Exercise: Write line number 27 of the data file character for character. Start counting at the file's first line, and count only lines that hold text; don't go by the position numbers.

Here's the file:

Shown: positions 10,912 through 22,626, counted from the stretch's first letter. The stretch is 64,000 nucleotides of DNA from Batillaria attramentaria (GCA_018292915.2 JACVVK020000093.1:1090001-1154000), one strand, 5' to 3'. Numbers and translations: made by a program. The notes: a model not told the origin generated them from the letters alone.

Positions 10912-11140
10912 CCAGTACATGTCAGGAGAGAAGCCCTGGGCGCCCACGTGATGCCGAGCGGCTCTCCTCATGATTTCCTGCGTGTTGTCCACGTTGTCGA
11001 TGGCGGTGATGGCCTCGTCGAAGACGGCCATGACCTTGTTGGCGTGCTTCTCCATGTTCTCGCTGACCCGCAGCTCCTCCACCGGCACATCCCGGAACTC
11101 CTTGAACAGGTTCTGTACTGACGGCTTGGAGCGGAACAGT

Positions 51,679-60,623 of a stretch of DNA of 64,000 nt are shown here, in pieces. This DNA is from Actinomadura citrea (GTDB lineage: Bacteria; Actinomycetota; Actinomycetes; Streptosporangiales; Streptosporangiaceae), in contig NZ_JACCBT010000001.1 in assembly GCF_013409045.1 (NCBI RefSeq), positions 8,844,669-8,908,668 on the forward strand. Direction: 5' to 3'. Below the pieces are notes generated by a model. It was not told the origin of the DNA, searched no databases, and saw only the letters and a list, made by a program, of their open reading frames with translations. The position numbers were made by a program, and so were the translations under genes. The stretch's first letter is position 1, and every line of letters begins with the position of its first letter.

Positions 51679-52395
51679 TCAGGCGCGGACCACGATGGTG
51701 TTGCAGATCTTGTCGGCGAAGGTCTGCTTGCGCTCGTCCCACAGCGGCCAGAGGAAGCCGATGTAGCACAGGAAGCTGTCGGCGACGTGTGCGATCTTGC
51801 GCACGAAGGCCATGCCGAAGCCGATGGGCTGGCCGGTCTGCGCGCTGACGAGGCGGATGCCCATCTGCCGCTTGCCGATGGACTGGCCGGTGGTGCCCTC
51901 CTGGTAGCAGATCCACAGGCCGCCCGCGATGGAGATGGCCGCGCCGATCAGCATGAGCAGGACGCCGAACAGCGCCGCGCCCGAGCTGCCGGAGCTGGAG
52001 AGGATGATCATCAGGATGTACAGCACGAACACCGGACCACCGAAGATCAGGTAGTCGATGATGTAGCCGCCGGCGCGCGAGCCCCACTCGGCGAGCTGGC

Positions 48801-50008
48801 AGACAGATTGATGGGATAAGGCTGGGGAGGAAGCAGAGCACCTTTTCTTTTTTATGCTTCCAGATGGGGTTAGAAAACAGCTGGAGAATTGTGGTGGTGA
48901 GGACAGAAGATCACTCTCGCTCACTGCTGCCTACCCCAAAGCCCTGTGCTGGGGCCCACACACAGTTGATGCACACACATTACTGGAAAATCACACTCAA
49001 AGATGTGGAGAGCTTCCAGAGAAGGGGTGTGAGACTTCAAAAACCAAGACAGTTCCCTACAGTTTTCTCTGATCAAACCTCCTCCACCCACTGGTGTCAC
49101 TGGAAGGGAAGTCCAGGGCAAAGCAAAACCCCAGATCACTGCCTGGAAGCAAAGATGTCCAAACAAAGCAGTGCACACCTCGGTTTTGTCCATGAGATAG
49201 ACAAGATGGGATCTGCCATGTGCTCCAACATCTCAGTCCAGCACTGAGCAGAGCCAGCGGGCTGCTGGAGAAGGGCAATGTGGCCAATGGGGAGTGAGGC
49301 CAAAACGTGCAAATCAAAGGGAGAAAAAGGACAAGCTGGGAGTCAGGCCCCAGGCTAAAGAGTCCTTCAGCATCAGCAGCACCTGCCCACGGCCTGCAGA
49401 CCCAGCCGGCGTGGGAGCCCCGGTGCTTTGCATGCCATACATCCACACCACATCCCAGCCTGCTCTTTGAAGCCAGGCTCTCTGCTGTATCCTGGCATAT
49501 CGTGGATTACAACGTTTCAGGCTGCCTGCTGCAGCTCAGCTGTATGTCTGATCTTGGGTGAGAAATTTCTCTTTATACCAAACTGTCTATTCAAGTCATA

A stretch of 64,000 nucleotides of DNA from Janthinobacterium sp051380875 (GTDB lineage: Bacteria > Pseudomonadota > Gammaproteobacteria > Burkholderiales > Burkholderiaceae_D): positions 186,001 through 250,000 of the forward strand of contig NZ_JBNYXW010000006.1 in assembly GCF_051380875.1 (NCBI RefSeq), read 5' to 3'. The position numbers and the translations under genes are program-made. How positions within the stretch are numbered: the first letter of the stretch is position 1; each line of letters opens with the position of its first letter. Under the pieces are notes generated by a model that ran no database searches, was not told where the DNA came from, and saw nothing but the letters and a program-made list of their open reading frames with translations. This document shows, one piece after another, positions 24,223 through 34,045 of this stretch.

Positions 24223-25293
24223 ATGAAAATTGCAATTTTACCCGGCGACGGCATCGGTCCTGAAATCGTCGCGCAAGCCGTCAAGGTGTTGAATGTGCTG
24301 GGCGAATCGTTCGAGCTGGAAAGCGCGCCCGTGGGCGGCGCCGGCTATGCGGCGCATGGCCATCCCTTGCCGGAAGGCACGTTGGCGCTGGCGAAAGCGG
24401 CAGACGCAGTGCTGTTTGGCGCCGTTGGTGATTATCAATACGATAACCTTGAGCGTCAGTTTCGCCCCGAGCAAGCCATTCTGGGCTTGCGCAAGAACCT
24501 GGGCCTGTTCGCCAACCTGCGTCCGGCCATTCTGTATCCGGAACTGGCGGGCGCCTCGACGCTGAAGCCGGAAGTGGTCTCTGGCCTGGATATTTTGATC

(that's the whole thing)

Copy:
24501 GGGCCTGTTCGCCAACCTGCGTCCGGCCATTCTGTATCCGGAACTGGCGGGCGCCTCGACGCTGAAGCCGGAAGTGGTCTCTGGCCTGGATATTTTGATC